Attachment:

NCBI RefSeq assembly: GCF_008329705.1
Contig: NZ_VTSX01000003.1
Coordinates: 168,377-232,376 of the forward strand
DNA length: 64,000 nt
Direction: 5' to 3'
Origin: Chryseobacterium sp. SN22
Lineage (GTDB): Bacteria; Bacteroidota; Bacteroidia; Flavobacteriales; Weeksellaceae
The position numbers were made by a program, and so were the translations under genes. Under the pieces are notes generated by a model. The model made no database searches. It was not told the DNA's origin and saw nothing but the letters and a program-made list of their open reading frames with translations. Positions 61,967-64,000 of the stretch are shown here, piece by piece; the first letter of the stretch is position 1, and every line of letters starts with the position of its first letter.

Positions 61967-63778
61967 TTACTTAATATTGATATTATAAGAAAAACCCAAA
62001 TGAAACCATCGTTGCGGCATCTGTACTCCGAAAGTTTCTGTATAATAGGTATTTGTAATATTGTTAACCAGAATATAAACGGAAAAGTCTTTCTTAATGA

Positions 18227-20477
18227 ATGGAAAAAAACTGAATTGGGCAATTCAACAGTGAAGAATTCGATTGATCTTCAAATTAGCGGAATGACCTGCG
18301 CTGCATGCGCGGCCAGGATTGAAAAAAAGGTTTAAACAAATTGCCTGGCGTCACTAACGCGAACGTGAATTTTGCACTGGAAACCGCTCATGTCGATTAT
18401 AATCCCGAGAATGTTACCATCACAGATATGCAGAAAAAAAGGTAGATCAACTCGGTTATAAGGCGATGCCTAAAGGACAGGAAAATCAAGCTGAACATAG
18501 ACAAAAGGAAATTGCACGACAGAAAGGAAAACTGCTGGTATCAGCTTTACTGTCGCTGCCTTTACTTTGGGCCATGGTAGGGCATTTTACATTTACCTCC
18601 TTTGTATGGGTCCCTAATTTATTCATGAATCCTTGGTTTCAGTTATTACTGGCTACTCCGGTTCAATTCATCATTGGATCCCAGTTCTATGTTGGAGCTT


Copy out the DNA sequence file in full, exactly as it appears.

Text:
NCBI RefSeq assembly: GCF_008329705.1
Contig: NZ_VTSX01000003.1
Coordinates: 168,377-232,376 of the forward strand
DNA length: 64,000 nt
Direction: 5' to 3'
Origin: Chryseobacterium sp. SN22
Lineage (GTDB): Bacteria; Bacteroidota; Bacteroidia; Flavobacteriales; Weeksellaceae
The position numbers were made by a program, and so were the translations under genes. Under the pieces are notes generated by a model. The model made no database searches. It was not told the DNA's origin and saw nothing but the letters and a program-made list of their open reading frames with translations. Positions 61,967-64,000 of the stretch are shown here, piece by piece; the first letter of the stretch is position 1, and every line of letters starts with the position of its first letter.

Positions 61967-63778
61967 TTACTTAATATTGATATTATAAGAAAAACCCAAA
62001 TGAAACCATCGTTGCGGCATCTGTACTCCGAAAGTTTCTGTATAATAGGTATTTGTAATATTGTTAACCAGAATATAAACGGAAAAGTCTTTCTTAATGA

Positions 18227-20477
18227 ATGGAAAAAAACTGAATTGGGCAATTCAACAGTGAAGAATTCGATTGATCTTCAAATTAGCGGAATGACCTGCG
18301 CTGCATGCGCGGCCAGGATTGAAAAAAAGGTTTAAACAAATTGCCTGGCGTCACTAACGCGAACGTGAATTTTGCACTGGAAACCGCTCATGTCGATTAT
18401 AATCCCGAGAATGTTACCATCACAGATATGCAGAAAAAAAGGTAGATCAACTCGGTTATAAGGCGATGCCTAAAGGACAGGAAAATCAAGCTGAACATAG
18501 ACAAAAGGAAATTGCACGACAGAAAGGAAAACTGCTGGTATCAGCTTTACTGTCGCTGCCTTTACTTTGGGCCATGGTAGGGCATTTTACATTTACCTCC
18601 TTTGTATGGGTCCCTAATTTATTCATGAATCCTTGGTTTCAGTTATTACTGGCTACTCCGGTTCAATTCATCATTGGATCCCAGTTCTATGTTGGAGCTT